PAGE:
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Saturday, June 29, 2013

Mankees - update_deps and init plugins

Monkeys by Trey Ratcliff
If you follow this blog, you might remember my recent post about mankees a small scripting platform I developed. As it happens I've done some additional development on it. The terminal client is more or less the same. The real innovation has happened on the plugin side.

In order to organize my work better, I defined an organization at GitHub. It contains all mankees development and acts as a hub of sort. Way better than going through my massive GitHub profile. It really starts to break down as you accumulate lots of small projects making it difficult to find the interesting stuff.

Basic Idea - Recap

But I digress. Back to the topic. As I was saying before, I've done some development on the plugin side. In order to make the plugins simpler, they are now simple Node.js modules. Effectively this means all you need to do is to set up an index.js that has module.exports containing the entry point (function) of your plugin. The template highlights this idea well.

To make it possible for mankees to discover your plugin, you need to have it at your ~/.mankees directory. After that you should be able to see it by invoking mankees -l. To invoke it, just pass its name to mankees like this: mankees template 1 2. You may access those parameters at the plugin entry point.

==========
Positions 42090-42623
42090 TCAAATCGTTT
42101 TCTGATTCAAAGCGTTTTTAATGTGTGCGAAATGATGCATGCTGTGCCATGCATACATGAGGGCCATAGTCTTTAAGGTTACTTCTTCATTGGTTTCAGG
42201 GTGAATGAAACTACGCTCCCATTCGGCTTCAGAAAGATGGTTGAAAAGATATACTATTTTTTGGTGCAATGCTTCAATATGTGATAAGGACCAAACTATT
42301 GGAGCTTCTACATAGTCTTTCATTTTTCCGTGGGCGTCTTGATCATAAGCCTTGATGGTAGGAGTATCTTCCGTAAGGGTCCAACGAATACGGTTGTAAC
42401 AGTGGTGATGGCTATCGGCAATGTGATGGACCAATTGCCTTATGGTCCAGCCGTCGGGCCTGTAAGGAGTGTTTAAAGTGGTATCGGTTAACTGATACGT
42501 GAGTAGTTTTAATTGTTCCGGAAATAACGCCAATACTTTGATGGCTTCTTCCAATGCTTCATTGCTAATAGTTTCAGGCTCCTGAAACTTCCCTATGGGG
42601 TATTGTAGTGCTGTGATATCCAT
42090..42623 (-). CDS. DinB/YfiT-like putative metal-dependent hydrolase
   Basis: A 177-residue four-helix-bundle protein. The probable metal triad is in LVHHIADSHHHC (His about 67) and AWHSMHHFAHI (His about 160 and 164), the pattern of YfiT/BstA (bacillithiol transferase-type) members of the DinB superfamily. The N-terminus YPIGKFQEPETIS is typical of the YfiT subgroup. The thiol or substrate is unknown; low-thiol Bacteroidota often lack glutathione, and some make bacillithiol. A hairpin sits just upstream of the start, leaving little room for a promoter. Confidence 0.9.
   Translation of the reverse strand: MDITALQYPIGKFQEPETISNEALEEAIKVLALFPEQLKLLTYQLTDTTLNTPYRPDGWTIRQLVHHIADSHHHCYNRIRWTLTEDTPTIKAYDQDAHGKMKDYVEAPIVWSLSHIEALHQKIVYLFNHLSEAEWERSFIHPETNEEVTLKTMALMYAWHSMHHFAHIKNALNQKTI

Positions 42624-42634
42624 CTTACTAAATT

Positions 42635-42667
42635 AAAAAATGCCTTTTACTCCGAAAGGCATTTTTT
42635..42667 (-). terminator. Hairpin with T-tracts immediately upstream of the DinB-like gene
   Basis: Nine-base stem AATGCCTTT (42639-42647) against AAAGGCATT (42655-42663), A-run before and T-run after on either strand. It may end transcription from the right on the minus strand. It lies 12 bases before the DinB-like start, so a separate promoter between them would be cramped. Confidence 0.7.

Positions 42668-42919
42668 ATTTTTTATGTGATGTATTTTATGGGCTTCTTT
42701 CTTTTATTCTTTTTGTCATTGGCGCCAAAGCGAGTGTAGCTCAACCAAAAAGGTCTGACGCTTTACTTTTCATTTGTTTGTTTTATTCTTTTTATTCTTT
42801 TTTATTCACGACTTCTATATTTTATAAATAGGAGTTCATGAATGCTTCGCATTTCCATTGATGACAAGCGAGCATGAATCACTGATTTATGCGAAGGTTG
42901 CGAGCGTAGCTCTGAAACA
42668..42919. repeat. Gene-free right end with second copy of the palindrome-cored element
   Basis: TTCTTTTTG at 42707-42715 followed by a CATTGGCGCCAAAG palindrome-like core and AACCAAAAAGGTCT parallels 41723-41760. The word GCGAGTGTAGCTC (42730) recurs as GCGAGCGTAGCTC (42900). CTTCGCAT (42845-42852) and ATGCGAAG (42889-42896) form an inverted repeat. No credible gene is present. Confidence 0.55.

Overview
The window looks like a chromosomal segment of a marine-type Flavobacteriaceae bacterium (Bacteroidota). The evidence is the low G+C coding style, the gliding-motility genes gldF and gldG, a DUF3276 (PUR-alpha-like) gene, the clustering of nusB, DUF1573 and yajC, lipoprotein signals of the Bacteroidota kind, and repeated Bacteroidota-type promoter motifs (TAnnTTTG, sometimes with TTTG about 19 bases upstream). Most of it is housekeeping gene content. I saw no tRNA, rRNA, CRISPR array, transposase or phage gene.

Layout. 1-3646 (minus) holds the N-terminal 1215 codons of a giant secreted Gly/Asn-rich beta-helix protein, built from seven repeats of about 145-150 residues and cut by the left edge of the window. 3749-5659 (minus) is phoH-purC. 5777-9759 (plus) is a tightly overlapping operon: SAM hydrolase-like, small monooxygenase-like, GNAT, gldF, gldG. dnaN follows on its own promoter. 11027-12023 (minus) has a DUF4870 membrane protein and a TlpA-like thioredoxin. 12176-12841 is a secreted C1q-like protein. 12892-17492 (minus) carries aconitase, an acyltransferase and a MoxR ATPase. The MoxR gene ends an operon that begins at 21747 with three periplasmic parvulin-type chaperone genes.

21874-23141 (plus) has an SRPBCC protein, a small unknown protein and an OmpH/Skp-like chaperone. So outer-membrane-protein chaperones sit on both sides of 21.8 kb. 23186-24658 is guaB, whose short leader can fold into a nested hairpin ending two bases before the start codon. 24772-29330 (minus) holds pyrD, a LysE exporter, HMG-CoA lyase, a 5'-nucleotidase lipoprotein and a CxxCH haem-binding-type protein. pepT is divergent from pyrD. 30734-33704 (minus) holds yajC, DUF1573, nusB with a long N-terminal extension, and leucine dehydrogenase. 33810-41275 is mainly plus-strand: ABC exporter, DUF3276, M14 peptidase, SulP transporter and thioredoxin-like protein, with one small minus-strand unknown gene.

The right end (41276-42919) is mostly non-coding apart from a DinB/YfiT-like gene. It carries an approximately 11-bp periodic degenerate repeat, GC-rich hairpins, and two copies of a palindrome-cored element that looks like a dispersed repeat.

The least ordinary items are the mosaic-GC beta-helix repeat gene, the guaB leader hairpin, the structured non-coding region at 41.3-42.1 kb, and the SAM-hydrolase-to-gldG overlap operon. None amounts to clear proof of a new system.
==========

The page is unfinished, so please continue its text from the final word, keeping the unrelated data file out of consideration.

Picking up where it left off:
update_deps plugin

I don't like to use semvers in when developing services. It is way too easy for things to get broken as some Node.js packages get updated. I know that in principle that shouldn't happen if everyone is doing the right thing but better to be safe than sorry. That's why I like to lock down versions in a strict way (ie. 0.2.1).

update_deps plugin supports this workflow. It simply fetches the versions of the project dependencies and then puts those to package.json. After that it's up to me to continue. This is something that's quite painful to do manually and the plugin allows me to do the same thing literally in seconds. Not bad!

init plugin

Starting a project involves setting up a lot of boilerplate. You have to do things like write a, set up a package.json, set up a LICENSE and perhaps something else. It's always a chore to do this.

init plugin solves this problem for me. It uses some predefined configuration that contains things like my name and then injects that data into a set of templates. Based on this simple operation I get a fresh project on which to start working on.

It is simple to write new project presets. A Node.js oriented one is included in the plugin. The system relies on Handlebars and the data to be injected is defined at ~/.mankees/config.json.

This is another good example of a plugin that simplifies life somewhat and makes it faster to author packages. You still have to work hard on the logic but that's just inevitable.

If you want to try out something way more hardcore, consider giving Yeoman a go.


I think it's safe to say that developing this scrappy little plugin platform has been a personal success. I keep finding myself using it. As a result I get some new ideas on how to improve my workflow. This is truly the best thing about being a developer. You can eliminate at least some of those boring parts and focus on the more interesting ones quite easily.